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Winona Republican Herald: Thursday, October 27, 1949 - Page 1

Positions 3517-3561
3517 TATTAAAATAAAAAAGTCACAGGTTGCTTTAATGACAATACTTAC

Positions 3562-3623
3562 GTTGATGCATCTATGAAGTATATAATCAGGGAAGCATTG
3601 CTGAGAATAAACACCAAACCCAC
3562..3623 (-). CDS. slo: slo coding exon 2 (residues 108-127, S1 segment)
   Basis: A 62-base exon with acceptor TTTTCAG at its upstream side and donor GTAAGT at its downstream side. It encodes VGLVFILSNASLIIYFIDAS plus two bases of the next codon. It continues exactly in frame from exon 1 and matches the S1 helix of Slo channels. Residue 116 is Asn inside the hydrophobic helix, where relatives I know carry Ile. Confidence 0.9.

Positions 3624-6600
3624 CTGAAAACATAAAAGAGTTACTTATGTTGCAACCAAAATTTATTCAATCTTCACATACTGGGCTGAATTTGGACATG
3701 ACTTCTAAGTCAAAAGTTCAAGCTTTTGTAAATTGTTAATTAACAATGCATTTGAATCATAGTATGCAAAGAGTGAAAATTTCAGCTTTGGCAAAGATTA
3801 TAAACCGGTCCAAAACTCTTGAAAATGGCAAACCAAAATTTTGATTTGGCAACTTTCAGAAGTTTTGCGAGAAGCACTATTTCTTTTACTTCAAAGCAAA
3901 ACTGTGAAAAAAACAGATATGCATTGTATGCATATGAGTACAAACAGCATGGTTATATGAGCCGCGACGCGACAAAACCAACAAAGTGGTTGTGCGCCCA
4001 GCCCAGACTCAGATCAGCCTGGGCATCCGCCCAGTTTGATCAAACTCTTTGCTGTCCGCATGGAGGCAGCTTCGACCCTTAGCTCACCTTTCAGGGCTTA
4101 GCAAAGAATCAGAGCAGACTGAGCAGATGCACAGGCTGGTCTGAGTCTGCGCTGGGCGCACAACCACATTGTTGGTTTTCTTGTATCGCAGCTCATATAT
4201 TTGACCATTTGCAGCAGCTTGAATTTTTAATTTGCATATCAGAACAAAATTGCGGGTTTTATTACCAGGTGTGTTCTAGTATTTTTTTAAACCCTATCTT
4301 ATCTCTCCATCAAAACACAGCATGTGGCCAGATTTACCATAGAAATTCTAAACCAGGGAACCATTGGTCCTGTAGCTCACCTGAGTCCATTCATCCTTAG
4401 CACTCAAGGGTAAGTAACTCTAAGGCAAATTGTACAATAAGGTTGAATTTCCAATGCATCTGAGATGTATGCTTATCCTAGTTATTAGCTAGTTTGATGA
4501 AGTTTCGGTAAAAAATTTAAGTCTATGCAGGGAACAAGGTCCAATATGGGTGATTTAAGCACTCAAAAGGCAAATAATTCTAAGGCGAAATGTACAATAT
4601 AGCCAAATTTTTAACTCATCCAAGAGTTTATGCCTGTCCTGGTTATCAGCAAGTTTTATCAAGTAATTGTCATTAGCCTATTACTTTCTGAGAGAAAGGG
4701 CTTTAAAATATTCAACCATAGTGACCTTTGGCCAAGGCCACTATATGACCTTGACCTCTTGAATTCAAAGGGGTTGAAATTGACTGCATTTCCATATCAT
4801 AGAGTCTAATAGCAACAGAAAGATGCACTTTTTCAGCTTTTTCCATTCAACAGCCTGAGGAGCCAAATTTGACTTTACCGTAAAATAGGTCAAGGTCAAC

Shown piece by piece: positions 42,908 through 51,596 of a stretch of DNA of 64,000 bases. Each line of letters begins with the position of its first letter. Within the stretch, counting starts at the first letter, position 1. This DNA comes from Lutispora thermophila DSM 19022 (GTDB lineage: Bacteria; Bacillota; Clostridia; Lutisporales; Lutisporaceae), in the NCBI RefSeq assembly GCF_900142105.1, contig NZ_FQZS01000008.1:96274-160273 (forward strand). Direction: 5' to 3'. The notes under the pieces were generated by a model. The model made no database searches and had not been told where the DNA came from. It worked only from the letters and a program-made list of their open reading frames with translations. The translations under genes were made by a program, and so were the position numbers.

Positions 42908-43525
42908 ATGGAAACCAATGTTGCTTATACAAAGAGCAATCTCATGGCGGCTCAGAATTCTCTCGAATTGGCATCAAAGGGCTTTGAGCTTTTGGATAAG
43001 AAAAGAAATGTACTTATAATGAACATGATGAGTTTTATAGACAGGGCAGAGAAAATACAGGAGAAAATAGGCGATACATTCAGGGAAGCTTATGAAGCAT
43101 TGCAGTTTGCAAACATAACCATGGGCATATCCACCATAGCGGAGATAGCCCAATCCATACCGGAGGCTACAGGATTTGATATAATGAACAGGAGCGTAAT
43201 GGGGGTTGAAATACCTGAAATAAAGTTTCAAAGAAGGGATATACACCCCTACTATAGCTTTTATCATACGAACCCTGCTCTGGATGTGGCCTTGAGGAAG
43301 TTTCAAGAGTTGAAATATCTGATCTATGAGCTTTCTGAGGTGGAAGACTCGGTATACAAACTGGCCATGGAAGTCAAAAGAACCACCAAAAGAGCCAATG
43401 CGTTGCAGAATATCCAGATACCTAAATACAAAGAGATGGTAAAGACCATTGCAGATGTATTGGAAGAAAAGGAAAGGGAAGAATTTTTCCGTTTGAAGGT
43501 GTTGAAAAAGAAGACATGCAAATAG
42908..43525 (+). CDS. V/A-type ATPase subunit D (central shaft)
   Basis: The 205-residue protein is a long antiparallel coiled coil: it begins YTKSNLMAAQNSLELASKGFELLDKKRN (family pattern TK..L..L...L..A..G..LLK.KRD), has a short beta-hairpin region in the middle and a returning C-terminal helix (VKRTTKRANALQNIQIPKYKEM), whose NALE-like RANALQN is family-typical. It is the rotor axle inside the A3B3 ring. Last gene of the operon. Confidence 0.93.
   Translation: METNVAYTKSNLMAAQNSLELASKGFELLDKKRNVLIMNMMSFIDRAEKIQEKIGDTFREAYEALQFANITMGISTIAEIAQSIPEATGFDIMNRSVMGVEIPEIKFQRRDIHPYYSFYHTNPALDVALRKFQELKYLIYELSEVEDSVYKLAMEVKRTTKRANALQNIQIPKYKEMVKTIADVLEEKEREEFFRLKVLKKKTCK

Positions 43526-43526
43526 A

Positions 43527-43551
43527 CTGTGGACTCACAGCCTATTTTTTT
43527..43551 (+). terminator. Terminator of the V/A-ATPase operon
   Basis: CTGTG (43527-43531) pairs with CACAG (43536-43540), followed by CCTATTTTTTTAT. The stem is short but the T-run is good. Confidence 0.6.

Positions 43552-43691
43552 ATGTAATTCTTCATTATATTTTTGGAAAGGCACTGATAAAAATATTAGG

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   Winona Republican-Herald, The (Newspaper) - October 27, 1949, Winona, Minnesota                              WARMER TONIGHT, MILD FRIDAY VOLUME 49, NO. 214 SUPPORT YOUR COMMUNITY CHEST WINONA, MINNESOTA, THURSDAY EVENING, OCTOBER 27, 1949 FIVE CENTS PER COPY TWENTY-FOUR PAGES TODAY- Wage Law Coverage Uncertain By James Marlow Washington You're an em- ployer. Theres a new minimum wage-hour law. You want to know right now precisely what each item in it means and how it affects you, your business, your employes, j At this moment no one can give' an answer saying what the law, means in every possible case Generally, this much is true: Most employes, employers and businesses cov- ered by the law, which was passed in 1938, are covered by the new law. But the new law has Marlow removed some people from cover-j after charges against him had been; age and has made some other! dismissed in municipal court here. I Ordered released was 24-year-old j McMullen, a salesman for! Ken S. Gold Company who hadj cents an hour. Under the old cited by State Public Examiner! the minimum was 40 cents, j Richard A. Coiling for allegedly But there Were other changes.'paying three former commissioners some of them stated in such total of to influence their language by Congress that no one j actions in the sale of a used motor can misunderstand them. For ex- grader by the county board to the 4 Hunters Lost Near Walker McMullen Released, Bribe Case Dismissed Setback Second For State in Recent Prosecutions A St. Paul equipment salesman who had been accused of offering bribes to three former Winona coun- jty commissioners, .was free today! changes as well. The outstanding change: Every ample: A public telephone exchange, and Gold company in September, 1947. Dismissal of the charge against its operators, are exempt from the i McMullen was ordered by Judge minimum wage and overtime pro-IE. D. Libera on the motion of visions of the law if that Attorney W. Kenneth Nis- change serves less than 750 sta-jsen who told the court Wednesday! tions. j afternoon that present evidence held A number of other the state "does nofc the and their employes are also ex- of the complaint against empted, clearly, under the new law. But the law's effect on other busi- nesses and their less clear. It's so McMullen." Second Setback for State Nissen's motion was presented i shortly after 2 p. Judge" overruled Two fo, Hang Nov. 15 for Slaying Gandhi New Delhi, India The home ministry announced today that N, V. Godse and Narayan Apte will be hanged November 15 for the assassination of Ma- hatma Gandhi in January, 1948. Godse, who shot Gandhi, and Apte were convicted of the as- sassination conspiracy and sen- tenced to death last February by a special court in Delhi's red fort. A home ministry spokesman said Delhi Session Judge S. S. Dulat had signed the warrants for the execution. The warrants are being sent to Atnbala jail the hanging will take place unless clemency is grant- I ed' Five other convicted conspira- tors were sentenced to life im- prisonment. One defendant was acquitted. Army Prisoner Slain Trying to Escape on Farm Manhunt for 8 Jailbreakers Spreads Out Delaware Convicts Overpower Prison Guard in Escape Wilmington, Del. A wide-, spread manhunt was on today for] eight convicts who escaped from the New Castle county prison with guns and ammunition taken from the jail arsenal. The by a 20-year-old life term a daring! break through the prison's front1 Bate last night after locking up Guard Captain Harry Harrington and using another guard as a shield. A burst of machine gun fire from a prison tower failed to stop them. Five of the escapees were report- ed to have boarded a Pennsylvania Railroad freight train bound for Rending. Pa. Two others forced J. L. Elliott, a stationery store clerk, to drive two blocks in his own car and then shoved him out before driving off. State police established road- blocks throughout the Wilmington area and alerted authorities of ad- joining states to be on the lookout for the men, described as "danger- ous." Escape Forced Harrington's version of the es-, .LCOO ucoi. uuuiem ui lacL i Milwaukee military pri- cape gave these details: that it nrobablv will takp veafs motlon bv McMullens attorney soner was snot and kined yester- Shortly before 7 p.m. y ifor the dismissal of the charge. lday while trying to flee the TT fore court decisions say precisely what the effect is in different cases. __., ____ ___ S.jthe prisoners were taken back to I It was the first instance in barracks here, cell blocks from the exercise! (current round of bribe cases through-; officials said. yard. the state that a county attor-] xhe prisoner was listed as 31-! Danny Morris, 20-year-old life I had moved for dismissal of Frank E. Mack of convicted of slaying Wil- I charge and was the second set-1 York city, serving a five-year term mington Detective Thomas Conaty suffered by the state desertion the law and lay down can't at this time give prosecution'of de- Ions covering every possible case.jfendants in bribe actions. Interpretation Needed So, if you have any doubts as to how this new law affects you, your business or your workers, do one of two things: 1. Ask the Wage-Hour adminis- tration for a ruling in your case. 2. Ask your lawyer. If you do No. 1 and don't like the decision the Wage-Hour admin- istration gives you and then decide to ignore it, you'd better be ready Last week a defendant in a county board bribe case was acquitted by a jury in Anoka. The three former commissioners who allegedly had received the bribe from J. Ko- berton, Prank J. Preston and Wil- liam K. at yes- terday afternoon's court session but were not called upon to 'testify. on Christmas, 1947, asked Harring- Public Information Officer Cap-1 ton for an aspirin. The convicts tain Nichols E. Pluyeras, released'then jumped Harrington and Guard this account of the shooting: Mack was working under armed guard in a farm area. At about p.m., after a rest period, he broke free, ran between two silos, crossed a field and cleared a fence. The guard, meanwhile, repeated- ly called for Mack to halt. He then fired a warning blast into the air. When Mack did not stop, the guard Harry Beck, and locked them in a cell. His companions hidden, Morris went alone to another guard, Char- les Lynch, and askecP to be let through a door to get some papers from the printing shop where Mor- ris worked. As Lynch opened the door, he was seized and taken to the prison j Flames Leaped 200 Feet in the air as fire destroyed the Vanderzyl elevator at Prairie City, Iowa. George Vanderzyl. the owner, said about bushels of corn and 500 bushels of soybeans were de- stroyed in the blaze. Firemen in the foreground managed to save the Rock Island railroad depot, just across the street from the elevator. Vanderzyl estimated the loss at (AJP. Wirephoto to The Republican-Herald.) Each previously had pleaded guiltyjfired a second shot. The slug struck; arsenal. the convicts used to charges of accepting bribes in; for a court fight. It's the job of i connection with county board trans- the Wage-Hour administration to actions and had paid fines. see that the law, and its interpre-j When McMullen was formally ar- tatlon of the law, are lived up to.lraigned in municipal court Wed- Because no one at this time canlnesday morning his attorney Ed- give an explanation that will fit allsward J. Devltt of St. Paul, had. possible cases, it's clear the final I petitioned for the dismissal of the! answers won't be in for charge on the ground that1 Why? McMullen had received immunity Because various employers and'from prosecution by furnishing evi- their lawyers will decide that that led to the conviction of Ings handed down under the tnree commissioners, law by the Wage-Hour admmistra-j Insufficient Evidence tion are contrary to what Congress j Judge Libera took the motion: Mack above the hip. The prison-) Lynch's keys to obtain a quantity er died in the barracks hospital of guns and ammunition. SITI hrrnr Intpr T.TmoV, an hour later. Barracks authorities declined to name the guard who fired the shot. Admiral Denfeld May Resign Soon j Handcuffing Lynch, the men marched in single file prison fash- ion toward the gate house With Lynch at the head of the line, a pistol in his back. One of the convicts pressed the! button controlling the electrically- operated gate and the parade mov- ed out into the open. Tower Guard Raymond Pritch- ard spotted the men but withheld Scholarships Suggested for Nonveterans Kansas City, Mo. Education Commissioner Earl James McGrath today proposed a 000-a-year scholarship program foridalist states." the future and that this is the true, correct relationship among the so- J116, advisement during a noon re- [Arends (R.-I11.) said today he has announced at the begin-Ibeen informed that Admiral Louis the afternoon session that will be asked to resign in the preme the end will have the motion would be denied. day or two" as chief of naval to clear up a number of quesiion-j Nissen then addressed the court'Operations. fire until the convicts shovedlmore than nonveteran col-1 Washington Representative Lynch aside and ran. Then he fired! iege students o of So they'll take it to court. Judges iC2SS the justices of the a burst of bullets but none struck the fleeing men. McGrath also suggested a on sounded this serious a day in which a MoscowjYYltn jenatOTS newspaper accused him of, lavishing spy, able points under the new law. !and expiamed that the state'felt' Arends demanded that the a life'term for murder; Joseph In a general way the law applies that it had insufficient evidence to armed services committee take ___________________ D _______ t __________ __ __ _______ The escaped convicts in addition! of federally guaranteed loans to; named as the Yugoslav-born Metro- (tor Elmer Thomas (D.-Okla.) said to Morris were identified as: j college and university students simi- 1 politan Opera Soprano Zinka Kunc j yesterday that arms aid to friendly _ .John H. Miner. 25, Florida to those now to Worid Milanov. The singer, interviewed over security." telephone, said the story in the! He was spokesman for seven a Langford, 25 Bellefonte, Del. ten Boats Found Upset Near Longville Minneapolis Men Sought by Searching Party Walker, Minn. Four duck hunters from Minneapolis and the Robbinsdale area were reported missing today at Sand lake, five miles east of Longville, after two boats, both overturned, drifted to shore. The four have not been seen since Tuesday morning when they left their cabin to hunt. Sheriff J. Elmer Johnson of Cass county, who is leading a search, said he was informed by S. S. Sor- enson of Robbinsdale, Minn., own- jer of the cabin, that he had given jkeys to Andrew Lehmann of 2919 jLyndale avenue. i Mrs. Sorenson said the hunting party was made up of Lehmann, his brother Steve of Crystal Village, (and J, M. Cavanaugh and R. E. Finer, both of Minneapolis. Residents near the Sorenson cabin said they heard the party shooting up until 10 a. m. Tuesday. A strong wind came up shortly afterward. A large party of searchers left Walker this morning. Sorenson and several relatives and friends of the missing men left Minneapolis this morning to join in the search. One of the overturned boats was a duck boat. The other was a row- boat with an outboard motor at- tached. Sheriff Johnson said found four empty gun cases in the cabin. Talk Deadline In Steel-Coal Disputes Denied Washington The White House said today President Tru- man has set no deadline on media- tion efforts in the steel-coal dis- putes and is "keeping hands off" for the present. Charles G. Ross, presidential sec- tary, described as "entirely with- out warrant" reports that Mr. Tru- man planned to intervene in the if they were not settled by weekend. A cabinet officer told reporters yesterday that the President, had decided to step in if the strikes were not settled by this weekend. He asked not to be publicly identi- fied by name. Boss said the President has kept abreast of the progress of concilia- tion efforts, through John R. Steel- man, his assistant, who has been Tito Set to Fight Russian Domination By Alex Singleton Tito last night promised to "fight endur- ingjy" against Russian attempts to dominate Yugoslavia. "We said Tito, "that in this struggle we are fighting for a great, just cause that will Thye in Norway Oslo, Norway U. S. Sena- nations is "America's investment: :sioners regarding the matter as a witness the House hearings on differences And in some cases it's the work conflicting and that, apparently, done by the individual employe ;oniy Of the commissioners tne anned services. in a business covered by the law any direct dealing with McMullen tells whether that employe regarding the transaction have circulated since that would 'be ousted from the Navy's is really covered by the law. For He explained that the was top post and that Vice-Admiral For- on a at tns wmiams rest T Sherman would succeed him example: Under the old law an employe hotel after the sale of the grader 'he Washington Post and was covered if he was considered had been completed and that the tne Washington Evening Star pub- necessary for production of goods money "could be construed as a stones today saying Sherman in a firm engaged in commerce. Say, for example, that John Jonc- was a windowwasher in such a firm. If the Wage-Hour admin- istration ruled that Jones' window- washing was a "necessary" part of the firm's business, then he was covered under the old law. But the new law knocks out the word "necessary" and says, the law applies only to people consid- ered "directly essential" to the pro- duction of goods in interstate com- merce. Now, then, under the new law is Jones covered? Can he be con- sidered "directly essential" to the I firm's business? The same ques-! tion might arise in the case elevator operators, scrubwomen, and so on. If the Wage-Hour administration now rules that washing. windows is "directly essential" to the firm's work, the employer may argue: "He's not essential. I can still run my business without clean .win dows." Then he calls in his lawyer and the fight starts in court to have a judge finally decide whether Jones is covered by the law. WEATHER FEDERAL FORECASTS Winona and vicinity Fair and warmer tonight. Friday generally lair and mild. Low tonight 46; high Friday 70. LOCAL WEATHER Official observations for the 24 hours ending at 12 m. today: Maximum, 62; minimum, 31; noon, 62; precipitation, none; sun sets to- night at sun rises tomorrow at Additional weather on page 21. (Continued on Page 13, Column 4.) (has been called to the capital. gia, 12 years for robbery; Victor Brysou, 29, Minquadale, Del., rob- bery; Edward Ernst, 25, Wilming- get to college." speech to a visiting group ans who had fought alongside his ton, four years for robbery, andjto the G. I. bill of rights." McGrath called the proposals a partisans during the last war. He "civilian bill of rights "We shall we shall Edward J. Hardy, 23, Wilmington, He outlined the proposals, to prevent Yugo- six months for breaking and by the office of education asislavia's subjugation by Russia. ing. Palmer and Miner are' groes. possible basis of federal legis- jlation, in an address prepared forj Subjugation Fought Russia's said Tito, "are recaptured a short time later, po- in touch with them through Cyrus Ching, Federal Mediation director. The strikes are still in the hands Norwe- of the mediation service, Boss em- jphasized. _____I Ching was reported trying to get by" the Norwegian governrnent Murray, president of the- today will be received by KingjCJ.O. and head of its striking Haakon. i steelworkers union, to negotiate di- The group includes Senator Thyejrectly today with the U. S. Steel I Corporation in New York. Langford and Bryson escaped delivery before the association of! following a policy of unconditional from the were land grant colleges and of small socialist coun- The proposals call for tries by a big socialist country." of a year for undergraduates! This Tito termed a breach in the and for graduate of relations between scaled upward for those with de-i socialist partners, pendents. I The Yugoslav leader conceded! that the pro-'that "socialism in the Soviet posed fund would provide scholar- jwm not fail" because of the Yugo- ships for undergraduates fight against the kremlin policy, about graduates and pro-1 .Socialism, Tito said, "is a reality fessional school students. "Academic I the Soviet know that. But we also know that today the promise and abilitiy" would be the measures of eligibility. Accidents Claim 3 Lives in State By The Associated Press Accidents, including the death of another farm worker killed by a in Wild-Flyins Pilot Terrorizes Florida Town, Shoots Self ciearwater, Fla. A 23-year- Mandalay boulevard at times they u t terrorized ciearwater see the expression of the i further development of socialism talents for two hours with wild power other countries of the world." (dives in a stolen plane, then calmly leadership of the U.S.S.R. does have the right point of view on the j (pilot's face. Watkins made a series of dives at homes in the exclusive Country Stanley Chapek, 25, strangled when his clothing caught Earlier today the Literary Gazette j landed and shot himself to death ;Club and Belleair sections. Again linked Tito's name with that of today. land again the aircraft hurtled earth- Opera Star Milanov in the Police chlef George McClamma'ward, only to zoom back into the Russian personal attack to date on identified the youth as Samuel The landing gear scraped fronds the kremlin s chief Yugoslav oppo-1 Watkins, member of a well known'off palm trees on several dives, nent. Milanov laughed about the j Virginia family. Magistrate B. L.j Finally Watkins flew back to the story' Baker pronounced the death a sui-1 airport, its runways lighted by the Generals Wife icide. of police cruisers. Flying Mademolselle Milanov. as she is, officials pieced together this the pilot opened the cockpit t0 mf 1 Watktos telephoned a girl and shouted "get the hell GlenrtUe PUWlC' th6' night about and the field." Glenyille eral Ljubomlr men. They were mar- her he uad decided to kilThim-: Lands, Shoots Self ried in 1947 at the Yugoslav em- in the picker while he was working b m Washington, D. C. on a farm near Oakland ten miles) her debut at New Turk's Metropolitan Opera in 1937. ers failed in efforts to revive Chapek from the Earlier yesterday, Gust Olson was fatally injured by a picker near Foley. self. Then he hung up. Then he made a perfect landing, and until her marriage was a lead- there. The Front Of- The New Caatle, Del., county prison from which eight armed convicts fled last night is shown above. The convicts, led by an 18-year-old life term prisoner, escaped through the front gate at right center. A guard said he fired from the small tower over the gate house but apparently failed to hit any of the men. (A.P. Wirephoto to The Republican-Herald.) Hunters last night found a boat 'holding the body of Rodney Keat- jing, 11, Duluth, who had been miss- ing for 24 hours. The boy appar- ently rowed over to Whiteside is- land in the St. Louis river Tues- day night, feared to return after darfc-and perished of exposure. George A. Kriese, 77, St. Paul, also became an operatic headliner in South America, at Buenos Aires and Rio de Janeiro. After her marriage to nich, she Thirty minutes later frantic resi-1applied his brakes and cut his. dents from virtually every to less than 100 feet. Police of town called police a pistol shot, closed In and to report that a plane, flying Watkins unconscious with a out lights, was buzzing rooftops. Po-i wound in the temple, a pistol on lice cruisers spotted the zooming, I the cockpit floor, diving plane and ambulances werei Watkins died in a hospital at readied for a crash. Fishermen Duck Watkins hurtled the Piper Cub toward the Memorial causeway a, m. today, without regaining consciousness. Police Chief McClamma said Wat- kins had stolen the plane from a returned to Yugoslavia and has drawbridge and fishermen lining the j flying service at Ciearwater airport, sung occasionally in Belgrade sincejspan were forced to cower behind j When he brought it back to the field her' return. Tito has been report- ed as an admirer of her voice. The soprano said today she hopes to leave Belgrade soon for a three- the third victim, was killed by concert tour in the United car driven by Mrs. C. W. Lewis of j States. Her itinerary has been ar- Sandstone as he crossed the she said, but so far she has way at Hugo. [not received an entry permit. concrete guard rails. Three times the plane screamed across, once missing the bridge tender's shelter by pilot was of a "moody inches. Then the plane began raking Ciearwater beach. Cafe and night club patrons reported the little plane zoomed so low over broad its gasoline tank was empty. Chief McClamma said the young but never spoke of suicide until he phoned his girl frined. McClamma withheld the name of the girl. The body was sent today to Farm- ville, Va., Watkins' family home.